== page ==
The Western Australian Government has backed world leading metals scientists at the Harry Butler Institute with funding for critical batteries research infrastructure.
Over $700,000 in grant funding, awarded to Murdoch University through the WA Government’s Investment Attraction Fund, will see a new batteries research hub established in Rockingham.
Associate Professor John Ruprecht, who leads the Centre for Water, Energy and Waste at Murdoch, believes the industry collaborations the facility will foster in the Kwinana Strategic Industrial Area present a big opportunity for WA’s nascent batteries industry.
“Our State produces more than half the world’s lithium, an essential component in rechargeable batteries, and has globally significant stores of vanadium, a metal central to long-duration batteries,” Dr Ruprecht explained.
Now is the time to focus our collective efforts to ensure the industry borne from these minerals sits right here in Western Australia – this is the opportunity our research is laying the platform for.
As the annual growth rate of global battery demand tips 34 per cent, Australia has the opportunity to build a $17 billion domestic battery industries, according to the Future Battery Industries CRC Final Report. This would support 61,400 jobs by 2030.
“There is much to be done and science and engineering have a large role to play in establishing a thriving battery industry in Western Australia that is fed by both metal mining and recycling the metal in old batteries,” Dr Ruprecht said.
Embedding an industry-relevant research laboratory in a developing industry precinct will allow the timely communication of industry problems and expediate the development of practical solutions. This will support WA’s economic agenda to move beyond being a commodities exporter to a technology powerhouse.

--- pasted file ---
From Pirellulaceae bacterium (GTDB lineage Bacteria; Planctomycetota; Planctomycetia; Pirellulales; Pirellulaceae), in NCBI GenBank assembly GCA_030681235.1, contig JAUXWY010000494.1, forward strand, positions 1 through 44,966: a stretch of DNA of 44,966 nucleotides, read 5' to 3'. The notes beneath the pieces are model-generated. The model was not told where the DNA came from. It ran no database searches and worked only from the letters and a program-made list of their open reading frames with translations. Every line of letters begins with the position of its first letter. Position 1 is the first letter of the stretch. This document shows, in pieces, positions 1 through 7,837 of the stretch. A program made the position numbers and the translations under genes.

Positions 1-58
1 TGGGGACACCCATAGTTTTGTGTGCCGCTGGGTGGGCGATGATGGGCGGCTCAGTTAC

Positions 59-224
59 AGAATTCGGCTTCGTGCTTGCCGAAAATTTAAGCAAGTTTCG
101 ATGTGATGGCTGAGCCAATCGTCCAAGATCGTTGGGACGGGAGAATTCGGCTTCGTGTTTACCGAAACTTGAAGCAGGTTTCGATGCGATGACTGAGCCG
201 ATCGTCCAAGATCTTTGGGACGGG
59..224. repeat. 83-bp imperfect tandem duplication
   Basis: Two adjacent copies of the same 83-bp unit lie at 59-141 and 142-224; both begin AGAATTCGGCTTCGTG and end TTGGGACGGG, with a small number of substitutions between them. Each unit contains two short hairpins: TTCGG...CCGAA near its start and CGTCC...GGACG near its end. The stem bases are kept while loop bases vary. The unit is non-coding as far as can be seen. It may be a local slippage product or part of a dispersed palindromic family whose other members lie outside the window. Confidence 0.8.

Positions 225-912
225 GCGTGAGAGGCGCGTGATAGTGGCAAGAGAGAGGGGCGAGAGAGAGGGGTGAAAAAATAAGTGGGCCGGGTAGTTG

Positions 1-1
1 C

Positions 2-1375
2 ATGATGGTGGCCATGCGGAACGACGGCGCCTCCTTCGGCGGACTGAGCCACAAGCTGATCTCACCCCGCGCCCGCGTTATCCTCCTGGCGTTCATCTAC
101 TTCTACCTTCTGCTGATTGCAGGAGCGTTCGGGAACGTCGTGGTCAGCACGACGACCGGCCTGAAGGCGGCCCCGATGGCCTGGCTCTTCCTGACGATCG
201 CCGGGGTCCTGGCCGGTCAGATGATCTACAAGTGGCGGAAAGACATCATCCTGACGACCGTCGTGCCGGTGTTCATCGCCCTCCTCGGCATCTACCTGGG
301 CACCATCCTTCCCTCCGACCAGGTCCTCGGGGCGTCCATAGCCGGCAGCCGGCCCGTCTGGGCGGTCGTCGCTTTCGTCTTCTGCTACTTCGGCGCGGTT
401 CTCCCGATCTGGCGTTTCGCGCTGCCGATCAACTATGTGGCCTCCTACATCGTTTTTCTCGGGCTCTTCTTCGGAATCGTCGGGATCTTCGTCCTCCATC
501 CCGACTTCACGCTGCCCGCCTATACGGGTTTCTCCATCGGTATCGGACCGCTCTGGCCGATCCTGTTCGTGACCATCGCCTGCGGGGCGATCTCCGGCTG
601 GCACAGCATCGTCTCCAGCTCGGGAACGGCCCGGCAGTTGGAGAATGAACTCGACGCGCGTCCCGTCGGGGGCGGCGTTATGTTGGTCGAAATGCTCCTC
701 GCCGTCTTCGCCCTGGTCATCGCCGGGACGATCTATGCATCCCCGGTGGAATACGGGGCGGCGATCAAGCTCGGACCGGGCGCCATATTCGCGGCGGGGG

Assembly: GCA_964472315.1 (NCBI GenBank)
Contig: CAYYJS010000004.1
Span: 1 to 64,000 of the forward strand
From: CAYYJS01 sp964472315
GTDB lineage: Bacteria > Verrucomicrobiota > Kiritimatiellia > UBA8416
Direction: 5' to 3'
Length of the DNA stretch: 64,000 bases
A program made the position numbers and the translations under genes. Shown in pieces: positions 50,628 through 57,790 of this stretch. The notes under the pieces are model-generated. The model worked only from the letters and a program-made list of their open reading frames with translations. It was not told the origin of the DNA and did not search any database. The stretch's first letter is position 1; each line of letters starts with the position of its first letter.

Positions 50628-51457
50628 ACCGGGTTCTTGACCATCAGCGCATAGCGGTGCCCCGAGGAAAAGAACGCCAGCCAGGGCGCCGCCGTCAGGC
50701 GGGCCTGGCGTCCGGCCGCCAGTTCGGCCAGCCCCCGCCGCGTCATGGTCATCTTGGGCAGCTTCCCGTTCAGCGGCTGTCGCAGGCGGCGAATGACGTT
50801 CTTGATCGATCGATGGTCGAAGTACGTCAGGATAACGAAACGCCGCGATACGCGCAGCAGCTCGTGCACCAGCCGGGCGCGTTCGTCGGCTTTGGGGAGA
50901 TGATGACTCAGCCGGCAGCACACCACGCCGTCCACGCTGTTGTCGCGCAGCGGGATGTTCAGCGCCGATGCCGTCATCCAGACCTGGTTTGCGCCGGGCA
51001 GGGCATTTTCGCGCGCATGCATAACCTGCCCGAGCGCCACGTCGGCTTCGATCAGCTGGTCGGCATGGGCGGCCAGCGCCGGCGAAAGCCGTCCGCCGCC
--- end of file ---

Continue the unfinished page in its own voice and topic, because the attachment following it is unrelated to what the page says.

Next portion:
The Hydrometallurgy Research Group, under the guidance of leading metals scientist Professor Aleksandar Nikoloski, are experts in the hydrometallurgical processes used to extract and produce critical metals (lithium, nickel, cobalt, vanadium) from primary (ores) and secondary (recyclables such as e-waste) materials.
“It’s important for industry, government and research institutions to collaborate, share ideas and create facilities to help identify opportunities for improvement, develop new process solutions and learn the skills to implement these changes,” Dr Ruprecht said.
This funding to establish a dedicated facility in Rockingham is an important step towards strengthening those ties with a focus on the industrial and processing potential of Kwinana and Rockingham.
The State Government’s ongoing funding demonstrates a commitment to a future battery industry in Western Australia with an emphasis on research and technology development across the battery value chain.This research supports United Nations Sustainable Development Goal 7, to ensure access to affordable, reliable, sustainable and modern energy for all.